Was Napoleon Short, or Is That a Lie?

Was Napoleon short? Napoleon Bonaparte was about 5 ft 6 (1.68 m), which means he was of average height for his times. Yet, those who knew him always described him as ‘short.’
So, what gives?

Napoleon’s actual height

One of the most popular portraits of Napoleon. He is middle-aged. He stands in his study dressed in full military garb and looks straight at the observer.
Emperor Napoleon in His Study at the Tuileries by Jacques-Louis David, 1812. (Photo: National Gallery/Wikimedia/CC0)

At least 12 men recorded Napoleon Bonaparte’s height.

And all of them, friends and foes, give measurements between 5 ft 6 and 5 ft 7 (1.68 – 1.70 m).

Napoleon turned himself in to his enemies, the English, in 1815. And he spent three weeks on board a British ship.

Napoleon and the ship’s captain, Maitland, got along, and they had long conversations daily. According to the captain, Napoleon was about 5 ft 7 (1,70 m).

That is a good guess because, later on, Englishman Andrew Darling measured Napoleon’s dead body to make his coffin. And he gives the exact same height.

It is Napoleon’s friends who say he was about an inch shorter.

In 1815, Napoleon asked his friend, General Gourgaud, to measure him. The result? 5 ft 6.5 (1.69 m).

While Napoleon’s secretaries and valet write that their boss was 5 ft 6 (1.68 m). Napoleon’s death certificate agrees with them.

During the autopsy, Napoleon’s height was recorded at 5 ft 6 (1.68 m).

It is worth noting that a person’s height can vary up to an inch (2.5 cm) throughout the day so maybe everyone that recorded Napoleon’s height was right.

“I’ll describe Napoleon at the time of his second marriage… He was 5 ft 2 in tall [5 ft 6 / 1.675 m in English measurements]…”

How He Did It: The Memoirs of Baron Fain.” Fain was Napoleon’s secretary and knew him well.

“Napoleon was… about five feet two inches by French measure [5 ft 6 in / 1.675 m].”

Nicolas Corvisart, who was Napoleon’s physician from 1804 to 1814.

“His height was five feet, two inches, three lines.”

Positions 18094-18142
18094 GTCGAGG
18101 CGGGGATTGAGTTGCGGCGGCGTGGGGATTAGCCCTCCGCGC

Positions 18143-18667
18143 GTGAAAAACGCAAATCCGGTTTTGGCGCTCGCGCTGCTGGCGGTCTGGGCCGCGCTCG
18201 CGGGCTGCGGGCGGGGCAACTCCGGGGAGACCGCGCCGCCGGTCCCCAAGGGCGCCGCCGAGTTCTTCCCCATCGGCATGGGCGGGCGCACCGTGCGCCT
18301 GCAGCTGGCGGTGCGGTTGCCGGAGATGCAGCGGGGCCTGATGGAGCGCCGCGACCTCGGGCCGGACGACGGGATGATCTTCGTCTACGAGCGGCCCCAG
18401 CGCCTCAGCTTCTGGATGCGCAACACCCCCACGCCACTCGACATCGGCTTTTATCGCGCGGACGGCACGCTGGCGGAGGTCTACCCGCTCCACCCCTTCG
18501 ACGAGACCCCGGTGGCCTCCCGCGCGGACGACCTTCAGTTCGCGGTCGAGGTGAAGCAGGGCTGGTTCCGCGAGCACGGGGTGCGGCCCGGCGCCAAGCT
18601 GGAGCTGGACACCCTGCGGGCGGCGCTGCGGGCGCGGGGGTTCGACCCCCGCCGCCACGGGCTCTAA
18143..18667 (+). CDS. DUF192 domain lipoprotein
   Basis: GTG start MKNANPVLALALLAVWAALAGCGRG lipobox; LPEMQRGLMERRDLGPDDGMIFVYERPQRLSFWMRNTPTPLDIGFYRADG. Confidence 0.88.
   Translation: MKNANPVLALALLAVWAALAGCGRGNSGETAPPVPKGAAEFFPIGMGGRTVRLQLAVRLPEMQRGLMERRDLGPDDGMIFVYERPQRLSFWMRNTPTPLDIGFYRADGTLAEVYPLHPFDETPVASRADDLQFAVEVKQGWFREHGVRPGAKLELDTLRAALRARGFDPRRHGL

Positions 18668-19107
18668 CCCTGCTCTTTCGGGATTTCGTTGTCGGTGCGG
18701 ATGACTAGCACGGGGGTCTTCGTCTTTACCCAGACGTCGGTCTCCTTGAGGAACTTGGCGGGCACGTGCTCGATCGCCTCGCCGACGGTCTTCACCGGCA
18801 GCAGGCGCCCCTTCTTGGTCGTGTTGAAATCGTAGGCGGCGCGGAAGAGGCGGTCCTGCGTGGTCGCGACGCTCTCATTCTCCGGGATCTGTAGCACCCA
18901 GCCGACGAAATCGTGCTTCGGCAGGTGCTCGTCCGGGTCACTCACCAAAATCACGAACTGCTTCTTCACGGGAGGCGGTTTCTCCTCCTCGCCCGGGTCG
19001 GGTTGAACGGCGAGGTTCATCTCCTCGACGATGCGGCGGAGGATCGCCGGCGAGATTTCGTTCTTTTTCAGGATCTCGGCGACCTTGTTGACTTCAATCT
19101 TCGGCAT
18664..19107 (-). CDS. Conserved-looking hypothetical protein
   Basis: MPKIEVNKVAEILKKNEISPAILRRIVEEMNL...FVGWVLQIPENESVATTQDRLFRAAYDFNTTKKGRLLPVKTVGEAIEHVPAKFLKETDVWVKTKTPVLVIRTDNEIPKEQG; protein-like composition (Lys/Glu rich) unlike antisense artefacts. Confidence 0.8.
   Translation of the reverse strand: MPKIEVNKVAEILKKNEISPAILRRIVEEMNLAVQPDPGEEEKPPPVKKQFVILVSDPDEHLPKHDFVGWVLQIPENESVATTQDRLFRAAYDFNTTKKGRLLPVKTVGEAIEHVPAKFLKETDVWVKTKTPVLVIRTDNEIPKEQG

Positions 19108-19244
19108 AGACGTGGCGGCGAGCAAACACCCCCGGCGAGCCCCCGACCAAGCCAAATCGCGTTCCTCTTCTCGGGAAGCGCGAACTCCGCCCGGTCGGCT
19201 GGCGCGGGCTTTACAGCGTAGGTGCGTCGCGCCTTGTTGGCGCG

Height in French measurements; in English feet that is 5 ft 6.3 or 1.684 m. “Recollections of the Private Life of Napoleon” by Constant.
Constant was Napoleon’s valet for 15 years and saw him daily.

“Napoleon has been depicted so many times that I do not add anything new by saying that he was of average height (5 ft 2 in).”

That is 5 ft 6 / 1.675 m in English measurements. Meneval’s Memoirs. Meneval was Napoleon’s secretary for 11 years; they saw each other daily.

“Napoleon Buonaparte, when he came on board the Bellerophon… wanted exactly one month of completing his forty-sixth year… He was then a remarkably strong, well-built man, about five feet seven inches high [1.70 m]…”

British Captain Maitland’ book. Maitland saw Napoleon daily for 3 weeks on board the Bellerophon. They had long conversations.

Napoleon Bonaparte is about five feet, seven inches high, rather corpulent, but remarkably well made.”

Lieutenant John Bowerbeck’s Diary. Bowerbeck was another British officer that saw Napoleon on the Bellerophon.

“He [Napoleon] got me to measure his height. It was exactly five feet, two inches and a half [5 ft 6.5 / 1.69 m in English measure].”

Journal of St. Helena by French General Gourgaud. Gourgaud measured Napoleon in 1815 aboard the ship Northumberland.

“Five feet, seven inches [1.7 m].”

Andrew Darling’s Diary. Darling was a British upholsterer of St. Helena. Charged with making Napoleon’s coffin, he measured Napoleon’s dead body before the autopsy.

“The total height from head to heels is 5 feet, 2 inches, 4 lines.” [The English equivalent is 5 ft 6 / 1.686 m].

Napoleon’s height according to his autopsy. Recorded in the memoirs of Dr. Antommarchi, who performed Napoleon’s autopsy.

Quotes from people that saw Napoleon briefly or from far:

“…The man I saw was of short stature, just over five feet tall [equivalent to 5 ft 4 / 1.62 m], rather heavy although he was only 37 years old…”

Denis Davydov’s Memoirs. Russian officer Davydov saw Napoleon several times during the Treaty of Tilsit.

His person is below middle size. I do not think him more than 5 feet 6 [1.68 m], I rather judge him to be less than that measure. Mr. West thinks otherwise.”

The Farington Diary by Joseph Farington. Farington was a British artist who saw Napoleon once, from a short distance (9 ft / 2.7 m), in 1802.

He is about five feet seven inches high [1.7 m], delicately and gracefully made .”

Letter from John Leslie Foster. Foster was an Englishman who saw Napoleon at a gala in 1802.

Note:

1 French feet = 32.48 cm
1 French inch = 2.7 cm